Review Date: 3/23/03
Director: Corey Yuen Kwei
Cast: Shu Qi, Vicki Zhao Wei, Karen Mok, Yasuaki Kurata, Ben Lam
AMAZING!!! Female action fans take note - track this movie down immediately. This is a true return to form for action veteran Corey Yuen, featuring a style and edge that hasn't been seen since the glory days of the late 80's. Very similar in style and form to his earlier efforts like "Yes, Madam!" (1985) and "Righting Wrongs" (1986), including a nice homage to Michelle Yeoh's classic fight at the end of "Yes, Madam!" The story is about two sisters, Lin (Shu Qi) and Kwan (Zhao Wei), who also happen to be high tech assassins. After committing an utterly dazzling crime (to the tune of The Carpenter's sappy 70's love song, "Close To You" (!!!) ), the girls catch the attention of a tough and relentless forensics investigator played by Karen Mok. As these types of movies tend to go, the assassins' latest client wants to clean up all loose ends by killing them as well, which turns the second half of the movie into a non-stop action and revenge free-for-all.
First of all, the movie is a pure gem of female action spectacle. All three leading ladies are spectacular. They scorch the screen with strength, defiance, intensity, fierce conviction, and the talent and skills to prove that they're not messing around. They also perform most of their own stunts and handle the fight choreography extremely well, which is very impressive - especially in this day and age. The first half of the film is completely owned by Hong Kong glamour girl Shu Qi, who is utterly amazing in everything she does. (although the fact that there's a constant wind blowing through her perfect hair is unintentionally amusing) Then, rather surprisingly, the second half of the film becomes an action showcase for Zhao Wei and Karen Mok. Karen Mok executes her scenes with the precision and grace of a hardened veteran, and Zhao Wei proves to be extremely competent in the action department. She can stare down the barrel of a gun like no one, and does a fantastic job with both her ruthless action scenes and her heartfelt dramatic scenes. I've never liked her previous roles, but this one made me a believer. She rocks. Kung fu heavy hitters Ben Lam and Yasuaki Kurata show up at the end as "boss characters," and Kurata gives the best performance I've seen since the incredible "Fist Of Legend" (1994). Spectacular and very exciting stuff of a caliber that I certainly wasn't expecting to ever see again.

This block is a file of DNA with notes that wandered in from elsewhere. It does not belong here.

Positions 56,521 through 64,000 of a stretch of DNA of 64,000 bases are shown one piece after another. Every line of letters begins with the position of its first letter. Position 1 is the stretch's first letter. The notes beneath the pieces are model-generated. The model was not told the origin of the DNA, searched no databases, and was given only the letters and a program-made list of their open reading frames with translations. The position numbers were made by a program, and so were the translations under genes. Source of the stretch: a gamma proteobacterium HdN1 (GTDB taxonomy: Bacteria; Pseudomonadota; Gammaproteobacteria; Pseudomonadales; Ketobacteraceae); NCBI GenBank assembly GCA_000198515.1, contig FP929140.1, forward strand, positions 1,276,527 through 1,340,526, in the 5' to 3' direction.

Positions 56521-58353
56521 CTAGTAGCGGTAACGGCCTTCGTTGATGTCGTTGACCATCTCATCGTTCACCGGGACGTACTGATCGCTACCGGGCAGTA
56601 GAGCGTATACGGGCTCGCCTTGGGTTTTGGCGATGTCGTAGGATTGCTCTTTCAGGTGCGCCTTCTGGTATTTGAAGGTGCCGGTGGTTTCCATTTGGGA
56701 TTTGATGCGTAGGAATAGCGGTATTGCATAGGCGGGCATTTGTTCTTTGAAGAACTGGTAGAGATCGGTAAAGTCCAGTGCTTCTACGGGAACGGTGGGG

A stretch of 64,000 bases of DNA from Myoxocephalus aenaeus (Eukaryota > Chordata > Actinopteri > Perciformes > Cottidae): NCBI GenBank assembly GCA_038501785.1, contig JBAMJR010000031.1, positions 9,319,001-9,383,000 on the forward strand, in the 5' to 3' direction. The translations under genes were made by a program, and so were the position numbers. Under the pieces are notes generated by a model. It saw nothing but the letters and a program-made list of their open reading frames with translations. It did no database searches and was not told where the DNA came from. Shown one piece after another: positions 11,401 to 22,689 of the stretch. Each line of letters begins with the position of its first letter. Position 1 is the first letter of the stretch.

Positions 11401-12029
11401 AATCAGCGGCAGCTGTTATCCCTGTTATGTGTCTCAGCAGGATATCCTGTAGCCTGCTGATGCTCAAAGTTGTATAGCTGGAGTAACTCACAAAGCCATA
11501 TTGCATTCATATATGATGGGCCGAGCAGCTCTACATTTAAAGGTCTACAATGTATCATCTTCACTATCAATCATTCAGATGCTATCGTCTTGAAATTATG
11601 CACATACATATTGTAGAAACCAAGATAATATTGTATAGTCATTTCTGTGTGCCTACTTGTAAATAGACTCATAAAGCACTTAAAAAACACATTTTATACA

Of course, the film isn't without flaws. The story is very absurd and clichéd, and the high tech computer elements are laughably ridiculous (but easily forgiveable within the scope of the film). The film also relies just a tad too much on digital effects, and while they're tacky and unrealistic, they're usually very brief and quickly cut in with live footage to minimize their awkwardness. A lot of the composites also look silly and inappropriate, but again, within the framework of the story, most everything in the film is easily forgiven for the sake of the frantic and glamorously stylized girls 'n' guns action. Thanks, Corey!